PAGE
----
Fire Protection System Requirements for
Applied to a building the size of one of the WTC towers (approx. 4000
sq.ft. per floor) the 'International Fire Codes' as outlined by the NFPA's
standard spec's "NFPA 13," require "automatic, quick response fire
detection sprinkler systems" in high-rise buildings to deliver a minimum
of 500 gallons of water per minute, for a minimum period of 2 hours.
That's 90,000 gallons of water! To compare, an olympic size swimming pool
contains a mere 64,800 gallons.)
This sprinkler system, or "Fail-Safe Deluge System" as it is called
technically, delivers this volume of water through a network of pipes
(steel at the time of the WTC's construction - newer, less demanding codes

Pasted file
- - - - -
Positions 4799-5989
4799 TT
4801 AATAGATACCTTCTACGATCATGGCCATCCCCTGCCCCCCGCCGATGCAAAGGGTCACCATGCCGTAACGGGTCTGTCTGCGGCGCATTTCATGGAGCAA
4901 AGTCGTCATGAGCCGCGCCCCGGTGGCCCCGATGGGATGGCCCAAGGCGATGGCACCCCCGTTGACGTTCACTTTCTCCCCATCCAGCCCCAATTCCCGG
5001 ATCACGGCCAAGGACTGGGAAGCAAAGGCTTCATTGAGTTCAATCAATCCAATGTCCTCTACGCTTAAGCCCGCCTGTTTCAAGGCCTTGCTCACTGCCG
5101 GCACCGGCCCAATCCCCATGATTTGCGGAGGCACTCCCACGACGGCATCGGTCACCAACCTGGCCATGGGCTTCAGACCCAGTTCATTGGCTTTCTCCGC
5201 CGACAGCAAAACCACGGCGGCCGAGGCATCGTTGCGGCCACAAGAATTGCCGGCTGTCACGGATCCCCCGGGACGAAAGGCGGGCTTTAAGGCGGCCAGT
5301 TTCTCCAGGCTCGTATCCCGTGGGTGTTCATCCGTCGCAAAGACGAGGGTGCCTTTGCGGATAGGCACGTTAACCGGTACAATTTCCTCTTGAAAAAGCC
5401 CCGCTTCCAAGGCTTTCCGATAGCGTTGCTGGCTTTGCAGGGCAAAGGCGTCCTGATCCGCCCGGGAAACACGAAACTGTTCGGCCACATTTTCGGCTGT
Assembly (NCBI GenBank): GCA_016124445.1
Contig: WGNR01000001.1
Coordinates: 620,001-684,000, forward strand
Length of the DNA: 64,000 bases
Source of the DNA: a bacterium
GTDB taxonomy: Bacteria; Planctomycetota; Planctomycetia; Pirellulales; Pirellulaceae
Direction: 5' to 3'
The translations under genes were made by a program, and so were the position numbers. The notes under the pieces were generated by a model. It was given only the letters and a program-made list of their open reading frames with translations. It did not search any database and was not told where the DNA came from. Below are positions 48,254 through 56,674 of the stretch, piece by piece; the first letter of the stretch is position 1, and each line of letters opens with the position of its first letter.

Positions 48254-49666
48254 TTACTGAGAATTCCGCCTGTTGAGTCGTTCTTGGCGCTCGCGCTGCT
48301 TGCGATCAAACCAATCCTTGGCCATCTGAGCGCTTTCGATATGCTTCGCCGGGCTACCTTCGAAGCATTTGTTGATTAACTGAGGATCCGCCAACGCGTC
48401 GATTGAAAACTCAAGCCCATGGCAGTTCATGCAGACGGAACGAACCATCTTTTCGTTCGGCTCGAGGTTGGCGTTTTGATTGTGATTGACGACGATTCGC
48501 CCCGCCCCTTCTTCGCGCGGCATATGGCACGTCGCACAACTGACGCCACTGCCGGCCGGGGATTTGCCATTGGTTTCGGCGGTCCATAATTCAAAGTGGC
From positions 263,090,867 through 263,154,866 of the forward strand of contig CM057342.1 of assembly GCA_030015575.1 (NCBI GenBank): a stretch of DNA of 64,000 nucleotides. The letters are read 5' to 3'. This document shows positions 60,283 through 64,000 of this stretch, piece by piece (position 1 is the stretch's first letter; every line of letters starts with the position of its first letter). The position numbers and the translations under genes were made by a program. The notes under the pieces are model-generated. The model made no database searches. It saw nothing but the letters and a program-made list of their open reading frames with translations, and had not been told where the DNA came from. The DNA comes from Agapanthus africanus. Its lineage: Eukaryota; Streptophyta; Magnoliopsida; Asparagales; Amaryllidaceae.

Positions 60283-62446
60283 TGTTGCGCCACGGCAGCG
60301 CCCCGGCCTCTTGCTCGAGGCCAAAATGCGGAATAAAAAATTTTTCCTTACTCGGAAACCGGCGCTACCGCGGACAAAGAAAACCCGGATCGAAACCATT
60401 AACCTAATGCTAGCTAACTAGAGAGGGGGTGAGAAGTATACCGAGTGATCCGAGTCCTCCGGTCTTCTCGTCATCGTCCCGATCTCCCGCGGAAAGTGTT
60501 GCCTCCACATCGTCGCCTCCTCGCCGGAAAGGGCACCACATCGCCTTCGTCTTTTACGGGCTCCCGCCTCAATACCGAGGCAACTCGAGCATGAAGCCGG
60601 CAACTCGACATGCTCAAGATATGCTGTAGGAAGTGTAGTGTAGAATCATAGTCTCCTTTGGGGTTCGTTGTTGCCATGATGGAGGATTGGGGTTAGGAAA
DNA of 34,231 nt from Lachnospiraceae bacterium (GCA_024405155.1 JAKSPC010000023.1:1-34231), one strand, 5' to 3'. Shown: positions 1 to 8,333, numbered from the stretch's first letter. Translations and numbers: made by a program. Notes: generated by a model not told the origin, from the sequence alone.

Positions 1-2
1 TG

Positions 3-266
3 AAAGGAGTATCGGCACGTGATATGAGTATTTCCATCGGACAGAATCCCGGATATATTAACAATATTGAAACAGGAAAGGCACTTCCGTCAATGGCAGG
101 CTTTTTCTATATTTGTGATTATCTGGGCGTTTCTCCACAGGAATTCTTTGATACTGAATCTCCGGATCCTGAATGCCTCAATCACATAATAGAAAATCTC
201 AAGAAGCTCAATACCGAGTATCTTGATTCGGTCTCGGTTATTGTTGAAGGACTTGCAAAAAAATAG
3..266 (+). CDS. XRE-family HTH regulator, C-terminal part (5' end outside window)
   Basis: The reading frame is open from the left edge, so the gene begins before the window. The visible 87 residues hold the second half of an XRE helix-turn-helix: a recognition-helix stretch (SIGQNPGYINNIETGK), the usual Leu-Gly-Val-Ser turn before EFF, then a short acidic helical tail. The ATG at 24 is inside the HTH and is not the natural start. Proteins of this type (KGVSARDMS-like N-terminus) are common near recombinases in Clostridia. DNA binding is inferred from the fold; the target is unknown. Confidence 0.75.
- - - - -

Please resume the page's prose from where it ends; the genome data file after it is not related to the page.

allow plastic piping) to the walls, ceilings and windows of no less than
five floors - including the two floors above, and the two below the one in
which the fire was detected.
The water pressure in a fail-safe system is monitored, and when one or
more of the spray jets is triggered by higher than normal temperatures,
the "emergency power equipped" pumps sense the pressure drop and kick in.
This boosts the pressure in the system, which triggers the remaining spray
nozzles to open and commence to supply a "deluge" of water to the
Note: Any event which releases pressure from the system (i.e.: pipes that
have been ruptured, say by impact or explosion) would likewise cause the
system to activate - just as if it had been triggered by heat.
Total amount of water that's delivered per hour: 225,000 gallons - or nine
average size swimming pools.
The cooling capacity of this much water can be measured by calculating the
calories, or btu's it would take to raise the water temperature from room
temperature to 212 deg. F.
These figures, and more, will be be coming soon.